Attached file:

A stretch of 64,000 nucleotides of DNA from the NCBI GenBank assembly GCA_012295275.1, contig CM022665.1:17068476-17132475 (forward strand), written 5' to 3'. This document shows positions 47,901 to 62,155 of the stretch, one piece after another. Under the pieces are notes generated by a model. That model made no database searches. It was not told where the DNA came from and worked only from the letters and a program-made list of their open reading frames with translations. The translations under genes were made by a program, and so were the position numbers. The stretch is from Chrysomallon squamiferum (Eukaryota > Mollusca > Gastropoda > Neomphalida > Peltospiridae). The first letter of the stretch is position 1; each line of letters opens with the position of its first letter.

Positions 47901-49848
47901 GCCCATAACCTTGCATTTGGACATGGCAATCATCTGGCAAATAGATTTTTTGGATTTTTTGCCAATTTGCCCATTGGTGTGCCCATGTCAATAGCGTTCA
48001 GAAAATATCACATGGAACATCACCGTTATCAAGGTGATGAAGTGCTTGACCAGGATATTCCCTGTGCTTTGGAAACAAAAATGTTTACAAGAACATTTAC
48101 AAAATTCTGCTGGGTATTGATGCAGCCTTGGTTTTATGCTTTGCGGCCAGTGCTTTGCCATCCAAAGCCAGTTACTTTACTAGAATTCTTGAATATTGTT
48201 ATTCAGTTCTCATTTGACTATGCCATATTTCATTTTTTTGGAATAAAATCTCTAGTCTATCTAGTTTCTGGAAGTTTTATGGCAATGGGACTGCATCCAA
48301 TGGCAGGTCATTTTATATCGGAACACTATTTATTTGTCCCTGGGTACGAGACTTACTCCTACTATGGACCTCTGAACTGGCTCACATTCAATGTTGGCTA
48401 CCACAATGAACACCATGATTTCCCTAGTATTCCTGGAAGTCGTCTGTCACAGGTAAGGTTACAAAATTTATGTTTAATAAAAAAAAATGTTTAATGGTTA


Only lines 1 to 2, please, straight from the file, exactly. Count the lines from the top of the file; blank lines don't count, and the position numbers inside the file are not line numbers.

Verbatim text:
A stretch of 64,000 nucleotides of DNA from the NCBI GenBank assembly GCA_012295275.1, contig CM022665.1:17068476-17132475 (forward strand), written 5' to 3'. This document shows positions 47,901 to 62,155 of the stretch, one piece after another. Under the pieces are notes generated by a model. That model made no database searches. It was not told where the DNA came from and worked only from the letters and a program-made list of their open reading frames with translations. The translations under genes were made by a program, and so were the position numbers. The stretch is from Chrysomallon squamiferum (Eukaryota > Mollusca > Gastropoda > Neomphalida > Peltospiridae). The first letter of the stretch is position 1; each line of letters opens with the position of its first letter.

Positions 47901-49848